Helping Children of Mothers With Breast Cancer

Lovey has breast cancer and Angel is her support person. Together they will fight the beast. As most people know, there are many nuances of a breast cancer diagnosis and one of the least discussed is the impact on the children. However, this topic is as important as any other and may be the most important for Lovey.

As you can imagine, a fear for every mom facing breast cancer is how her illness will affect her children, but her greatest fear is dying and leaving her children behind. Angel can provide an enormous relief to Lovey by stepping up to help the children during this challenging time. Working together, Lovey and Angel can create the most supportive environment possible for the children.

Lovey’s world has shattered, but daily life marches on. Besides the cancer, there are the simple practical matters. Although she may feel as if her life has come to a screeching halt, Lovey will be greatly relieved if life remained as normal as possible for her children. Enter Angel. Maybe the kids need rides to their soccer games or help with a science project that Lovey doesn’t have the energy to tackle. Maybe her daughter needs a dress for the prom and Lovey isn’t up for the outing.

Angel, get creative. If you are Lovey’s partner, decide where your time is better spent. If you think your son needs you to attend his school play, maybe you can recruit Lovey’s friend to accompany her to the chemo treatment. It’s a juggling game.

Beyond the practical daily matters, there’s the cancer. Someone reeling from a cancer diagnosis might need support during the discussion with the children. This is something Lovey’s partner or a close relative or friend could do with her.

Many families have excellent open lines of communication. Some don’t. I’ll use my own family as an example of one that didn’t. When I was growing up, we always had plenty of dinner conversation, but were lacking when it came time to talk about feelings. Unfortunately, my family wasn’t that unusual in this respect.

A cancer crisis is a crucial time to make sure the lines of communication with the children are very open. An example of what NOT to do came from breast cancer survivor, Pat, who found that a lack of communication resulted in tremendous stress for her daughter. She learned years after her diagnosis that her daughter had been afraid Pat was going to die. Unaware of her daughter’s feelings, Pat never provided any assurance that she would be okay. Checking the children’s understanding and probing for their questions may prevent undue anxiety. Professional help is also an option, depending on the need.

Discussions that allow children the opportunity to talk about their feelings and ask any questions are a must. I don’t mean a superficial conversation that goes something like this:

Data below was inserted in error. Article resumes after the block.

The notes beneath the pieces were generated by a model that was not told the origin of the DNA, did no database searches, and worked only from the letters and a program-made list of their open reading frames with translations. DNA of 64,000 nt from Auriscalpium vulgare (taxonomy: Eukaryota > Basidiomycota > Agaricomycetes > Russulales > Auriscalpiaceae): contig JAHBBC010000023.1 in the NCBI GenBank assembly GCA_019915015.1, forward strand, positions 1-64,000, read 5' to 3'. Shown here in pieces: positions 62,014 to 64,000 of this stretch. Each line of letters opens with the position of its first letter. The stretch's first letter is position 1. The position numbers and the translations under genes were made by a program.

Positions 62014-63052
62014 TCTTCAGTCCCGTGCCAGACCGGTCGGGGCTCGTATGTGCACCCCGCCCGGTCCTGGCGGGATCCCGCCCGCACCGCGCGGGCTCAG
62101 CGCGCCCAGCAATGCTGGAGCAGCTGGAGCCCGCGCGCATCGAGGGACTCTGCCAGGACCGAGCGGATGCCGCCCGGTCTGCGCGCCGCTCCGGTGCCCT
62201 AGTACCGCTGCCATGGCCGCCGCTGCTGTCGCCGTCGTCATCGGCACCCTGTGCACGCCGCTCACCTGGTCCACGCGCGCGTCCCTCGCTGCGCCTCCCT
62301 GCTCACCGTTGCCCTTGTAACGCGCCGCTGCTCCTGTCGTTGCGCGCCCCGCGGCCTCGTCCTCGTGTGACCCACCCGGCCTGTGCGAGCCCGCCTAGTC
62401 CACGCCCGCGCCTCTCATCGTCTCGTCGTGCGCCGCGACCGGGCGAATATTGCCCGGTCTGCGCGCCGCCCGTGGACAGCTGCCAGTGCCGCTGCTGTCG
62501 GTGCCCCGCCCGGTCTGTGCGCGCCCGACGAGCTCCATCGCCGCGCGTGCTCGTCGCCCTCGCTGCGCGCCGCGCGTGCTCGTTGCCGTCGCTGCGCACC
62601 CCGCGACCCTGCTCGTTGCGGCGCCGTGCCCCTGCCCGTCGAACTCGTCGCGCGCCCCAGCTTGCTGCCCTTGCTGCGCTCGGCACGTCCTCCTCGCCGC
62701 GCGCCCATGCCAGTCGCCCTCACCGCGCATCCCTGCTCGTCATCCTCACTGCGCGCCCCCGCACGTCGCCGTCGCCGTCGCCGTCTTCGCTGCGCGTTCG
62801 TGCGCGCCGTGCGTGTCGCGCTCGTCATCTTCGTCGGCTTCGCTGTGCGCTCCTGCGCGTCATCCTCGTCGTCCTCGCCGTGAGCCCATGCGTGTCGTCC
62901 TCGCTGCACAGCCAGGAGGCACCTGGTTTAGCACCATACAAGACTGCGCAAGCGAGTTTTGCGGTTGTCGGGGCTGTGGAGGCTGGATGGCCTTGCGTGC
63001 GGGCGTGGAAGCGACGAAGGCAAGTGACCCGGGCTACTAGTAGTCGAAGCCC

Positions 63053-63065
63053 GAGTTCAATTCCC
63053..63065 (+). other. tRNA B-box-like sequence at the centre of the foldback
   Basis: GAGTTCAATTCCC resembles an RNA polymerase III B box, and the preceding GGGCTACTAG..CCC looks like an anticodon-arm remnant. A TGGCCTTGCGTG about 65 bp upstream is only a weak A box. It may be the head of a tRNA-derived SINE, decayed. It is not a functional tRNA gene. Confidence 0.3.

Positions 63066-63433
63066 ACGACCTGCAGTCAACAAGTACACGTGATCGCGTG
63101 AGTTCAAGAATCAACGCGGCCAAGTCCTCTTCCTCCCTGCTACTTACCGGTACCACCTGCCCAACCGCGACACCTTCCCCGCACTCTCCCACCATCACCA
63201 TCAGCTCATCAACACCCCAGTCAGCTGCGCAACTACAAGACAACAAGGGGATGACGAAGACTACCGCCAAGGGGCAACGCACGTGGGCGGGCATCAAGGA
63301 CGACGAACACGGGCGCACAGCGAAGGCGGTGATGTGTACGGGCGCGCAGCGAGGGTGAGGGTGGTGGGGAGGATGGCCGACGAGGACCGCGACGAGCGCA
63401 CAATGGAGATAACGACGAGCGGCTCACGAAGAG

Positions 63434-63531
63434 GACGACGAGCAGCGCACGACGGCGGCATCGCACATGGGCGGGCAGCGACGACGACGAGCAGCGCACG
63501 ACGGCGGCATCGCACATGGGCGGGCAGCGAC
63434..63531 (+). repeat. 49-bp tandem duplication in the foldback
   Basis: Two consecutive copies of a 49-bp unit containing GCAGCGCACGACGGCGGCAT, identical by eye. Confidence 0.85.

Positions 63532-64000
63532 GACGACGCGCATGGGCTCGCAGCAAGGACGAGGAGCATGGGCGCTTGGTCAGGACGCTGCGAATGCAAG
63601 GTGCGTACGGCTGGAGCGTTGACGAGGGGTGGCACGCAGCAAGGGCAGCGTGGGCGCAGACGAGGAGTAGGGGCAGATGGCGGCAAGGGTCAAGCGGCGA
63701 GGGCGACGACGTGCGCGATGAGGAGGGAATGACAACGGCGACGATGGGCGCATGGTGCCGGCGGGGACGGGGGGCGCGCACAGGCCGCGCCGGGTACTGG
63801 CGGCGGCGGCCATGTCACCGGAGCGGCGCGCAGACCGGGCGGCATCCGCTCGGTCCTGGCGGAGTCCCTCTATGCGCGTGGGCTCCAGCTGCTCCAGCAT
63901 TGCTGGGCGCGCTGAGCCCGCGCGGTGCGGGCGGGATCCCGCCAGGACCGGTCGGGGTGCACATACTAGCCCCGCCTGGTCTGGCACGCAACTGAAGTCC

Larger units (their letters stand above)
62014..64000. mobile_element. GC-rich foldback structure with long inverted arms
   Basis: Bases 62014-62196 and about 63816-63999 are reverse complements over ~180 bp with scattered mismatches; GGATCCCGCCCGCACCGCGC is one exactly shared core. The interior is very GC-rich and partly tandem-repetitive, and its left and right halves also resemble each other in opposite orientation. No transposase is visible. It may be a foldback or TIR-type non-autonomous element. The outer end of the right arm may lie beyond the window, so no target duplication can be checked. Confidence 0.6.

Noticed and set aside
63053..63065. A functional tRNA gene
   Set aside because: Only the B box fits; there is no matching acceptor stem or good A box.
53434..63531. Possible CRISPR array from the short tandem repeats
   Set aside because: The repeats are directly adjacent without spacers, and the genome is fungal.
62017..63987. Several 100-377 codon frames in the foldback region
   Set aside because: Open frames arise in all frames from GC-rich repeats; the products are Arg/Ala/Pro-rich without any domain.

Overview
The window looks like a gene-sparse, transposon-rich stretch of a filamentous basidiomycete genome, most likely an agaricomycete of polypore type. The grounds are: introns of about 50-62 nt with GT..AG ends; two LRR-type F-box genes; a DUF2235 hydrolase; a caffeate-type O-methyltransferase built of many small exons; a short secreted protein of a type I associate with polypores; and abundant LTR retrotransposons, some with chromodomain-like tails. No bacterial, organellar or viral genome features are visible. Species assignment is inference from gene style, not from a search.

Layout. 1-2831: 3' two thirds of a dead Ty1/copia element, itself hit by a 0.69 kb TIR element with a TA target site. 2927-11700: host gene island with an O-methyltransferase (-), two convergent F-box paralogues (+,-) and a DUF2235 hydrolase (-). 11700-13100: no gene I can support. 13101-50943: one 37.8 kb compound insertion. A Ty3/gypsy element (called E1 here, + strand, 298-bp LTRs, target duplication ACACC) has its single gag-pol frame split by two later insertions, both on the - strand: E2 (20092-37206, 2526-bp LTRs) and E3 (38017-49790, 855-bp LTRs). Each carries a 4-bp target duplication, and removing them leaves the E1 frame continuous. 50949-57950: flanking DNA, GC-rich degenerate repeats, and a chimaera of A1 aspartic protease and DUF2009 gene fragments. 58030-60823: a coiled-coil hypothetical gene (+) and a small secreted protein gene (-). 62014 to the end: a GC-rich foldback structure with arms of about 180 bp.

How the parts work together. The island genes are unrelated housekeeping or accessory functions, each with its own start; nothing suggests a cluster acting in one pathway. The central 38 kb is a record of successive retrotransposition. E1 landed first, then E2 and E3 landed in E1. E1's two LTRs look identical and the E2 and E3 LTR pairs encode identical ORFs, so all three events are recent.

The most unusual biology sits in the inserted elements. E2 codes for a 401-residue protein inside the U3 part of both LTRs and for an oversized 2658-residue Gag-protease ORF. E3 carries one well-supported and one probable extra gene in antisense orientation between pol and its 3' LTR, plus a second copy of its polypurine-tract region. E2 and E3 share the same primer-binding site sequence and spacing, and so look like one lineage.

“How are you doing, Junior?”

“Fine.”

“Are you doing okay with your mom being sick?”

“Yeah.”

Checking Junior’s understanding requires a conversation that starts more like this: “It must be hard with your mom being sick. What are you finding to be the hardest part?” Any open-ended questions will help engage the children and help you check their understanding of what’s happening.

I had a discussion with my step-granddaughter, Brittany, who was nine years old at the time of my diagnosis. Her mother’s coworker, whom Brittany was familiar with, was fighting colon cancer and I assumed Brittany was aware of it. I chose to open my conversation on that topic.

“Do you know that your mom’s friend, Dana, has cancer?” I asked her.

“Yes.”

“Tell me what you know about cancer.”

“You die from it,” she said.

Well, that backfired on me, but I quickly redirected the conversation.

“Well, sometimes that’s true, but not always. Sometimes you can have surgery and they can cut out all the bad parts.” Then I switched gears. “I found out recently that I have breast cancer.”

That introduction led to the discussion of the surgery and how they were going to cut out the bad part. I did my best to be as open as possible without scaring her. I asked her to come to me with any questions she had, which she did on several occasions, making me grateful for that initial discussion.

It’s critical that someone has meaningful dialogue with the kids regarding how they are doing and answering any questions they may have. Acknowledging the fact that their mother is sick and giving them an outlet to express their thoughts and feelings is always helpful.

Even if Lovey has an excellent relationship with her children, they may be hesitant to tell her how scared they are, for example. Or they may be too nervous to ask her the tough question, that of “Are you going to die?” But they may be willing to ask Angel. They may need to ask.

by Shirley Alarie

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